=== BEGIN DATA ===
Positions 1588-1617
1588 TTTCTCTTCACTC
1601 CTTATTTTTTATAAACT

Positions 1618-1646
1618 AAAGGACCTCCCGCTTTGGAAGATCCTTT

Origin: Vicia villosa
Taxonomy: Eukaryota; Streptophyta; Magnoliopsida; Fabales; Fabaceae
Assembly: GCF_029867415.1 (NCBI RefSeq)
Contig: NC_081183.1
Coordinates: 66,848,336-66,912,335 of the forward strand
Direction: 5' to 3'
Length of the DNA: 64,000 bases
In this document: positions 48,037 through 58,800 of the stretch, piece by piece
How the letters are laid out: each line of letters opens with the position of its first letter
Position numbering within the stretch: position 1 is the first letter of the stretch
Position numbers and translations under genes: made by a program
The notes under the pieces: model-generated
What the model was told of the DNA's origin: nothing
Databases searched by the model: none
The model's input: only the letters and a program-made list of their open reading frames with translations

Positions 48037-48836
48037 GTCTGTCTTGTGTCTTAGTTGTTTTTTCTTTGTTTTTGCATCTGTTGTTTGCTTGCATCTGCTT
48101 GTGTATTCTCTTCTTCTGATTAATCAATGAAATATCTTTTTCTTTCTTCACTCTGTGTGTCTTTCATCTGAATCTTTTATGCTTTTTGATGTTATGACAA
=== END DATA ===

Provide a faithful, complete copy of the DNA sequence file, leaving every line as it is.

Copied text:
Positions 1588-1617
1588 TTTCTCTTCACTC
1601 CTTATTTTTTATAAACT

Positions 1618-1646
1618 AAAGGACCTCCCGCTTTGGAAGATCCTTT

Origin: Vicia villosa
Taxonomy: Eukaryota; Streptophyta; Magnoliopsida; Fabales; Fabaceae
Assembly: GCF_029867415.1 (NCBI RefSeq)
Contig: NC_081183.1
Coordinates: 66,848,336-66,912,335 of the forward strand
Direction: 5' to 3'
Length of the DNA: 64,000 bases
In this document: positions 48,037 through 58,800 of the stretch, piece by piece
How the letters are laid out: each line of letters opens with the position of its first letter
Position numbering within the stretch: position 1 is the first letter of the stretch
Position numbers and translations under genes: made by a program
The notes under the pieces: model-generated
What the model was told of the DNA's origin: nothing
Databases searched by the model: none
The model's input: only the letters and a program-made list of their open reading frames with translations

Positions 48037-48836
48037 GTCTGTCTTGTGTCTTAGTTGTTTTTTCTTTGTTTTTGCATCTGTTGTTTGCTTGCATCTGCTT
48101 GTGTATTCTCTTCTTCTGATTAATCAATGAAATATCTTTTTCTTTCTTCACTCTGTGTGTCTTTCATCTGAATCTTTTATGCTTTTTGATGTTATGACAA